The pain, anger and frustration of watching friends suffer and die of AIDS led to the creation of John Corigliano’s “Symphony No. 1,” winner of the 1991 award.
The piece, commissioned by the Chicago Symphony orchestra, premiered March 15, 1990. Corigliano said the composition was inspired by “The Quilt,” an exhibit of thousands of interwoven fabric panels representing people who had died with AIDS. That exhibit “made me want to memorialize in music those I have lost, and reflect on those I am losing,” he said.
The piece has received critical acclaim throughout the United States.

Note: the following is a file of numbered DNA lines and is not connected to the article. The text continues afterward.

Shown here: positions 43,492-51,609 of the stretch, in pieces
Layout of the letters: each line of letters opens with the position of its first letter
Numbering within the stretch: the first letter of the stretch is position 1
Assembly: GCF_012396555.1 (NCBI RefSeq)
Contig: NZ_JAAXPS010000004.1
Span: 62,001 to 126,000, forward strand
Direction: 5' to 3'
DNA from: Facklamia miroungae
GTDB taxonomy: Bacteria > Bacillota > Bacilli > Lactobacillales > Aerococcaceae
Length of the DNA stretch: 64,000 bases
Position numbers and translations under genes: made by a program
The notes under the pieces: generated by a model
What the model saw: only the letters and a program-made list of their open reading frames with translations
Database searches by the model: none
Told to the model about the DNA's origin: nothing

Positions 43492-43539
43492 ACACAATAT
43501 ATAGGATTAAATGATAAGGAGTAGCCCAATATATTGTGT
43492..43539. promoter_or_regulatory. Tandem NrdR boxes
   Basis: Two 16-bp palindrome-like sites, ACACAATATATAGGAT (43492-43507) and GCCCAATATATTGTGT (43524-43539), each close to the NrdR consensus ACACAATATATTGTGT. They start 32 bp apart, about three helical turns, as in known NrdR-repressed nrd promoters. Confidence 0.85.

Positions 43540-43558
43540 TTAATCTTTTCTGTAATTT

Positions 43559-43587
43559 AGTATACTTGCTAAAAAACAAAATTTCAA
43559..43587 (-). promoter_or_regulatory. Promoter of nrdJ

“The Corigliano symphony… is a work of vast importance … and quite unlike any other piece for orchestra I have ever encountered,” said one critic. “This is not a piece to be talked about but to be experienced.”
Another critic called it “of staggering emotional impact and musical grandeur… like nothing else recently experienced in the world of music.”
“Symphony No. 1” is published by G. Shirmer Inc.
Corigliano is distinguished professor of music at Lehman College of the City University of New York. He was appointed the first composer-in-residence with the Chicago Symphony Orchestra in 1987.